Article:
If you or your business wish to hire someone to guide you through setting up a business, educating your employees or improving business practices, you may consider hiring a consultant. A consultant’s tailored skill-set can help fulfil your business needs. A consultant can offer your business flexibility and a range of resources that your business could not have otherwise accessed.
Consultant is a broad term that encompasses any professional that provides expert advice within a particular industry or field. The role of a consultant is advisory in nature, and they can provide their services internally or externally. Businesses can engage them for a one-time job, or to complete work over a period. This can make the nature of the consultant’s employment confusing – are they an employee, or are they a contractor?
Businesses may run into the mistake of assuming their consultant is a contractor simply because:
- They have a registered Australian Business Name (ABN);
- The business invoices them for the work done; or
- It is simply the norm in their particular industry to classify workers as contractors.
The nature of the relationship will differ depending on an individual’s circumstances.
Contractor or Employee?
Working out whether a business will engage a consultant as an employee or a contractor is critical. There are important tax, super and insurance obligations dependent on the classification of a consultant and incorrectly treating an employee as a contractor can lead to significant penalties.
When determining whether a consultant is an employee or contractor, businesses will need to consider six key factors.
1. How is the Consultant Paid?
If the consultant is being paid for the time they work, or by way of commission, per activity completed or other fixed periodic sums, then they are likely to be an employee. A contractor is paid based on the outcome of the work of which they have quoted a fee.
2. Who Provides the Tools and Equipment?
A business that provides the consultant with most or all of the tools and equipment needed to complete the work, or reimburse them for costs incurred in providing their tools and equipment, indicates the consultant is an employee. A contractor will provide most or all of their tools and equipment for the job.
3. Who Has Control Over the Work Completed?
If the business is regularly giving direction to the consultant for the work to be done – what they do, when and where they do it, and how they carry it out – this suggests an employee/employer relationship exists. In comparison, contractors have more freedom in the way they complete work, within the ambit of their contract. If the business engaging the contractor wishes to have more control, this will need to be specified in the contract.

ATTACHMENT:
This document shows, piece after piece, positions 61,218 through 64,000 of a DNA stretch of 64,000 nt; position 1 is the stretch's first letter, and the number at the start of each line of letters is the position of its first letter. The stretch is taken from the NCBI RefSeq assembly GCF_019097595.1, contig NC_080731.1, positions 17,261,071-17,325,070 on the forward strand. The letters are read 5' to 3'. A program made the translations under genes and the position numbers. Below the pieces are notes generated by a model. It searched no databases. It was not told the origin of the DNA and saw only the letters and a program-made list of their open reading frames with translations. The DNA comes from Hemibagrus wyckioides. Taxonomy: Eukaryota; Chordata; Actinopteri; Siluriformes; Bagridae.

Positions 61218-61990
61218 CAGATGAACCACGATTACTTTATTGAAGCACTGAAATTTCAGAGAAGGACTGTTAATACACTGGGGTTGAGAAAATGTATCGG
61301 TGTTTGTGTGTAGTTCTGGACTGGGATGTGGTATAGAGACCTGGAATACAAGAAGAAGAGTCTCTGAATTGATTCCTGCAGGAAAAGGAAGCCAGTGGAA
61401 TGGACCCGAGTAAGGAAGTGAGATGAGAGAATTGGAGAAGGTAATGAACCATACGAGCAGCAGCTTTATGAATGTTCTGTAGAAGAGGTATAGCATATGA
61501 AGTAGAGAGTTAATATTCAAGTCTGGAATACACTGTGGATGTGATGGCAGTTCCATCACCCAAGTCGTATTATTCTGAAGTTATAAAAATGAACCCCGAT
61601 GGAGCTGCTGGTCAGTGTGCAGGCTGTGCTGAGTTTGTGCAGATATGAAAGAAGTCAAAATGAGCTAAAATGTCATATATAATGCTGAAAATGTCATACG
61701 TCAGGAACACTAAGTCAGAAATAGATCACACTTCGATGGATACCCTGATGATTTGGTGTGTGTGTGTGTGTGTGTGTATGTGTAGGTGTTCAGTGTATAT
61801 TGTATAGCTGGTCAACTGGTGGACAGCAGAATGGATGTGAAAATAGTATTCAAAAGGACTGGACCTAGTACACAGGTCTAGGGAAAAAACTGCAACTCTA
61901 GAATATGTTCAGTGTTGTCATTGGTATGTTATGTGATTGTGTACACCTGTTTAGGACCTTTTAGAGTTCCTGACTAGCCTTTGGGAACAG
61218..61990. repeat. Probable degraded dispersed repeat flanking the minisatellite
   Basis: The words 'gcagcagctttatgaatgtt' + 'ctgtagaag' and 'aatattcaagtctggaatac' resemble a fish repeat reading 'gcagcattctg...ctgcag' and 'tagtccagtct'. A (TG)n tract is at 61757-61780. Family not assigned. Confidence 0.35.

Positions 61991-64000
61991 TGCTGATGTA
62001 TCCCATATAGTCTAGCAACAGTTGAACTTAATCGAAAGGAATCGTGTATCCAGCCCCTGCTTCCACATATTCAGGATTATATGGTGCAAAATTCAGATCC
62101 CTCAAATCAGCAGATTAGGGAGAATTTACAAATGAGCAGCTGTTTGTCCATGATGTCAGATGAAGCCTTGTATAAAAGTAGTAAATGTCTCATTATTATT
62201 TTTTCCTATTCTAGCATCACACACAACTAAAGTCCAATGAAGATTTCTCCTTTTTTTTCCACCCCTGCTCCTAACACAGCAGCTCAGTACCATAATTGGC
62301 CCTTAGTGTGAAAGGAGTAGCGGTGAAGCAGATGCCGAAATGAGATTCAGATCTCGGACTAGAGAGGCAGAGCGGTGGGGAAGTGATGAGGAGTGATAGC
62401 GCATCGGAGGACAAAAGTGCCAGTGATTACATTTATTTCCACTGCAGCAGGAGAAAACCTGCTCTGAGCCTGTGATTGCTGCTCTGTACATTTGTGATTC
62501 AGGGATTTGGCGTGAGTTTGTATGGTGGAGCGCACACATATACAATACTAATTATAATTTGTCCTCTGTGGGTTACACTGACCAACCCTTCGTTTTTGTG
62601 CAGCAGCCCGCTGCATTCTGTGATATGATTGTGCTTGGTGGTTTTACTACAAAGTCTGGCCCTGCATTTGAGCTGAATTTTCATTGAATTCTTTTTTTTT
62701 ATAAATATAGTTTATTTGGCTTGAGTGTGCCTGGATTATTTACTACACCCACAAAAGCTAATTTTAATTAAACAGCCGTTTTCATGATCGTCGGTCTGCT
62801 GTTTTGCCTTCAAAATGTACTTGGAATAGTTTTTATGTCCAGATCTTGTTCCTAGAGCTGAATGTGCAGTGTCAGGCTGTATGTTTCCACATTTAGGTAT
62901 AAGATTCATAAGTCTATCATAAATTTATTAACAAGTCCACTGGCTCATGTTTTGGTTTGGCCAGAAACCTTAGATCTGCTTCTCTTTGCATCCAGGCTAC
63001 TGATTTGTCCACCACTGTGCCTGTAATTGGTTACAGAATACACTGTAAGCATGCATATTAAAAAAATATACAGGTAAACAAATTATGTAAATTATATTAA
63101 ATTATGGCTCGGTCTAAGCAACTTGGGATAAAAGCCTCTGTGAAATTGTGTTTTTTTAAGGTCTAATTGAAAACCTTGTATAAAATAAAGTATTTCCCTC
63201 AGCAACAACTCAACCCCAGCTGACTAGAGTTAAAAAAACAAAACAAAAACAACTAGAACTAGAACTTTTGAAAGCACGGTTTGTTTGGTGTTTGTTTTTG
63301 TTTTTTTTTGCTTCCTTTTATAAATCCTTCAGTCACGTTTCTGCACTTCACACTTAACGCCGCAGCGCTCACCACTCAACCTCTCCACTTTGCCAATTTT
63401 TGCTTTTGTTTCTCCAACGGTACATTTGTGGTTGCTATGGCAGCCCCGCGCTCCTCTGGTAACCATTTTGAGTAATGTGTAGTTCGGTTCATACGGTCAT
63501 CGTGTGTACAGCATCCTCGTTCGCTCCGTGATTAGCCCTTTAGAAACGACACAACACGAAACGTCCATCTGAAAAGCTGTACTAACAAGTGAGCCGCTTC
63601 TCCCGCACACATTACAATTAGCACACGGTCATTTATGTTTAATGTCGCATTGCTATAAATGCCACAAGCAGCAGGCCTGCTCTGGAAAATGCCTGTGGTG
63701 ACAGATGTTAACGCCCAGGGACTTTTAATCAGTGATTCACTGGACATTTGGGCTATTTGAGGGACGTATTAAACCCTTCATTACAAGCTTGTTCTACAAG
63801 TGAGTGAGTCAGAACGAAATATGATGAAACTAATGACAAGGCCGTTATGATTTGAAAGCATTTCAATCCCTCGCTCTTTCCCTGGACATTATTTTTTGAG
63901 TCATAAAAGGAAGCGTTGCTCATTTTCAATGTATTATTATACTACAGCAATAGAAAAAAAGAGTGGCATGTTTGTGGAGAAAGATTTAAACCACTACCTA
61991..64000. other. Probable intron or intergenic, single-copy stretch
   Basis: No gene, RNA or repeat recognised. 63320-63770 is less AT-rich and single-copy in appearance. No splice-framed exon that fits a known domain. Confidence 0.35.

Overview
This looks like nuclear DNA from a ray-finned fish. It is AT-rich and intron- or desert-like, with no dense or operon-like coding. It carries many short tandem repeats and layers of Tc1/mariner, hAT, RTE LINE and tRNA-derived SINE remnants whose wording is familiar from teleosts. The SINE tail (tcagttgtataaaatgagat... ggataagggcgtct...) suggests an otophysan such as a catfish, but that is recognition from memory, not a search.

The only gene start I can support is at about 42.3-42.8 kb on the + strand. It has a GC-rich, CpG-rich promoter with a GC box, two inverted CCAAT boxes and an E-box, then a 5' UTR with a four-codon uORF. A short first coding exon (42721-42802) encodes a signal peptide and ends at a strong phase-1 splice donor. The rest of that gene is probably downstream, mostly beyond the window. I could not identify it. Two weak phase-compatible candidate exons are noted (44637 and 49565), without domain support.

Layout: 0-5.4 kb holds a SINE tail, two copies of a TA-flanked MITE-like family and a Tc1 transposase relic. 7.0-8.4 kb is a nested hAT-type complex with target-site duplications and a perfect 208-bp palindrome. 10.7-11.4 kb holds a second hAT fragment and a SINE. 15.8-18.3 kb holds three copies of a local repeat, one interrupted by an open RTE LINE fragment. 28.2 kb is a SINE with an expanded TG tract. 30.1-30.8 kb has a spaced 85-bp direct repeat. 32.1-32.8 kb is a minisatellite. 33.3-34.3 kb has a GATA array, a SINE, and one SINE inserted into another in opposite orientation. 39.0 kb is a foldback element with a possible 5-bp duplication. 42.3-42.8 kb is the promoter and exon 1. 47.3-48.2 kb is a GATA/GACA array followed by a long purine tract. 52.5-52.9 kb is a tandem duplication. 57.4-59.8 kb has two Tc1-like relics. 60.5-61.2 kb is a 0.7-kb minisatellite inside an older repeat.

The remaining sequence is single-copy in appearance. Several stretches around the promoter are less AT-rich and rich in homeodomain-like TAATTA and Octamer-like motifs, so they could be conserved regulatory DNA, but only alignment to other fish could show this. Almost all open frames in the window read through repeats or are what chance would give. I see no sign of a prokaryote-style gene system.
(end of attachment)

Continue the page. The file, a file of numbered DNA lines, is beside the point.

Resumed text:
4. Can the Consultant Delegate or Subcontract Their Work?
Employees cannot delegate or subcontract the work they are engaged to complete. A contractor, however, is free to subcontract or delegate their work, and their contract will typically provide for this.
5. Is the Consultant Running an Independent Business?
An employee does not conduct their work independently of the business, and their work is done exclusively for the business. Everything the employee does is part of the employee’s business processes and systems.
A contractor, however, operates their own independent business and performs work based on the terms and conditions of their contract. The business may request the contractor to perform additional tasks, but the contractor is free to accept or refuse to do this work.
6. Who is Legally Responsible for the Work Done?
An employee is generally not responsible for the work done through the business. If mistakes or defects have occurred, then the business is liable, and must either rectify the problem itself or require the employee to do so and provide reimbursement. A contractor, on the other hand, takes on the commercial risk of their work and is wholly responsible for rectifying and paying for any mistakes or defects.
No single factor described above will provide you with a conclusive answer. You will need to look at all of the above factors as a whole, and other conditions in the contract, before concluding whether you are taking on a new employee or a contractor.
If you are unsure whether to hire a consultant as an employee or contractor, get in touch with our employment lawyers. If you need assistance in drafting a contractor or employment agreement, one of our contract lawyers can assist you. Questions? Let us know on 1300 544 755.
Was this article helpful?
We appreciate your feedback – your submission has been successfully received.